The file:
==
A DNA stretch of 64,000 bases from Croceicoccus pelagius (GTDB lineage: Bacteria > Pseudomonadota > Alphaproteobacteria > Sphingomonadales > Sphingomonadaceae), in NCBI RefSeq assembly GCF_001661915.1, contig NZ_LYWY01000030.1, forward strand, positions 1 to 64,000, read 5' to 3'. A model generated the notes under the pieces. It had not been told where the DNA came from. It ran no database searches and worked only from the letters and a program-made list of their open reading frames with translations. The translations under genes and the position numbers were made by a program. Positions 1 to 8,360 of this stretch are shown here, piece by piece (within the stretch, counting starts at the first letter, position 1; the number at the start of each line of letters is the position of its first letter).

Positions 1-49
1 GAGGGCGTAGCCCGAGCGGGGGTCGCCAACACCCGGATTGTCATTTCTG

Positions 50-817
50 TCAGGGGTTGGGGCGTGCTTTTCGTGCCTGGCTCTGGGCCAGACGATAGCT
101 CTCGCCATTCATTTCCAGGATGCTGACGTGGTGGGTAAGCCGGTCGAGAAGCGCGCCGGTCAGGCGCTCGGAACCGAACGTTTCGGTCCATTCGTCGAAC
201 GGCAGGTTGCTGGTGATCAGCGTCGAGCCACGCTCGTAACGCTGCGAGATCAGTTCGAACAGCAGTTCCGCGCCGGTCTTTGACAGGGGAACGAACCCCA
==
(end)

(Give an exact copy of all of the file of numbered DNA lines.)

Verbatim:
A DNA stretch of 64,000 bases from Croceicoccus pelagius (GTDB lineage: Bacteria > Pseudomonadota > Alphaproteobacteria > Sphingomonadales > Sphingomonadaceae), in NCBI RefSeq assembly GCF_001661915.1, contig NZ_LYWY01000030.1, forward strand, positions 1 to 64,000, read 5' to 3'. A model generated the notes under the pieces. It had not been told where the DNA came from. It ran no database searches and worked only from the letters and a program-made list of their open reading frames with translations. The translations under genes and the position numbers were made by a program. Positions 1 to 8,360 of this stretch are shown here, piece by piece (within the stretch, counting starts at the first letter, position 1; the number at the start of each line of letters is the position of its first letter).

Positions 1-49
1 GAGGGCGTAGCCCGAGCGGGGGTCGCCAACACCCGGATTGTCATTTCTG

Positions 50-817
50 TCAGGGGTTGGGGCGTGCTTTTCGTGCCTGGCTCTGGGCCAGACGATAGCT
101 CTCGCCATTCATTTCCAGGATGCTGACGTGGTGGGTAAGCCGGTCGAGAAGCGCGCCGGTCAGGCGCTCGGAACCGAACGTTTCGGTCCATTCGTCGAAC
201 GGCAGGTTGCTGGTGATCAGCGTCGAGCCACGCTCGTAACGCTGCGAGATCAGTTCGAACAGCAGTTCCGCGCCGGTCTTTGACAGGGGAACGAACCCCA